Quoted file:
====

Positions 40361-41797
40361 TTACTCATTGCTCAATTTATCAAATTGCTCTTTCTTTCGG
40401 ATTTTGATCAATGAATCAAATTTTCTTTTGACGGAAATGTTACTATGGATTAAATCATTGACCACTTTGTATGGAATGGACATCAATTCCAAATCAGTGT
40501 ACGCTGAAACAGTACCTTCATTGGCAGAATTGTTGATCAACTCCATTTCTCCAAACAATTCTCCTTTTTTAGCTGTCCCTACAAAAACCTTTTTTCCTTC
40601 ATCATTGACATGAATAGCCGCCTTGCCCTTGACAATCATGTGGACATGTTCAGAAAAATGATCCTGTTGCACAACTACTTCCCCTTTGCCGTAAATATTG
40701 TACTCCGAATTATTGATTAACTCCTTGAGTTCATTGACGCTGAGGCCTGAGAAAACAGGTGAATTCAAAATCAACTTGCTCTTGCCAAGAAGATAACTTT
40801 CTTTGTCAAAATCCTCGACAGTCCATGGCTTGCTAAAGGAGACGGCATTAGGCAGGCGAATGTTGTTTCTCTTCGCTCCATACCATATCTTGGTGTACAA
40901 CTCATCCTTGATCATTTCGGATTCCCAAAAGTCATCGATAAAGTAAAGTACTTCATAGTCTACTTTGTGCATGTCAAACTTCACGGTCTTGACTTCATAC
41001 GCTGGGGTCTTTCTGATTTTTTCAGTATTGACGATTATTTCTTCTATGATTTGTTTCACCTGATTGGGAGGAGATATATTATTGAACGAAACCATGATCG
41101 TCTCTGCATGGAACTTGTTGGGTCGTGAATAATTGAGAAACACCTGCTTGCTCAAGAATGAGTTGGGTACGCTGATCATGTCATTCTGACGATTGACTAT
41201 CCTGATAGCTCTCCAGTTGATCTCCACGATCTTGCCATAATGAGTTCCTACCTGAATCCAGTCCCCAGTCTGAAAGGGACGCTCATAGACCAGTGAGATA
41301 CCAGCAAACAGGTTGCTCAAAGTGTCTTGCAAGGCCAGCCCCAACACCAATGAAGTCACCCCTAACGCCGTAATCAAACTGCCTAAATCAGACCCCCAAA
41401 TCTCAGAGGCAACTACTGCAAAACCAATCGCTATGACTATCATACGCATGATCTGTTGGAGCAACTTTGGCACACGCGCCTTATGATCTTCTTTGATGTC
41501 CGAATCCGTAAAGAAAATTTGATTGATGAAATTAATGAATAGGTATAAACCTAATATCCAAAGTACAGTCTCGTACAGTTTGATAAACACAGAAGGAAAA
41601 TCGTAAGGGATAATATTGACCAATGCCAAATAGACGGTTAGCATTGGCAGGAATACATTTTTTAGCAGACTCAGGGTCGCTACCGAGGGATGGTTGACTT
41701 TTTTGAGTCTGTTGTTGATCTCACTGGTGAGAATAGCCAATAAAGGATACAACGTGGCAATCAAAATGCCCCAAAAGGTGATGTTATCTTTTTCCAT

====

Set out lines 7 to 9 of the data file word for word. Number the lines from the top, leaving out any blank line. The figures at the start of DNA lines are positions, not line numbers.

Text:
40801 CTTTGTCAAAATCCTCGACAGTCCATGGCTTGCTAAAGGAGACGGCATTAGGCAGGCGAATGTTGTTTCTCTTCGCTCCATACCATATCTTGGTGTACAA
40901 CTCATCCTTGATCATTTCGGATTCCCAAAAGTCATCGATAAAGTAAAGTACTTCATAGTCTACTTTGTGCATGTCAAACTTCACGGTCTTGACTTCATAC
41001 GCTGGGGTCTTTCTGATTTTTTCAGTATTGACGATTATTTCTTCTATGATTTGTTTCACCTGATTGGGAGGAGATATATTATTGAACGAAACCATGATCG